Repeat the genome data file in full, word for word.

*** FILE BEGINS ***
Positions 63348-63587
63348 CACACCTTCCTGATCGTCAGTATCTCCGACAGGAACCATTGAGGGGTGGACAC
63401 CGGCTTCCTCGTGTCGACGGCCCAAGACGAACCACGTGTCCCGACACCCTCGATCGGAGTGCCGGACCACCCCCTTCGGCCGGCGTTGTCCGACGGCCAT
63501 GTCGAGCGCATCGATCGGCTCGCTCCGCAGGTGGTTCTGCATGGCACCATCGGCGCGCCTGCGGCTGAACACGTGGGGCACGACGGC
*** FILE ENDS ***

Positions 63348-63587
63348 CACACCTTCCTGATCGTCAGTATCTCCGACAGGAACCATTGAGGGGTGGACAC
63401 CGGCTTCCTCGTGTCGACGGCCCAAGACGAACCACGTGTCCCGACACCCTCGATCGGAGTGCCGGACCACCCCCTTCGGCCGGCGTTGTCCGACGGCCAT
63501 GTCGAGCGCATCGATCGGCTCGCTCCGCAGGTGGTTCTGCATGGCACCATCGGCGCGCCTGCGGCTGAACACGTGGGGCACGACGGC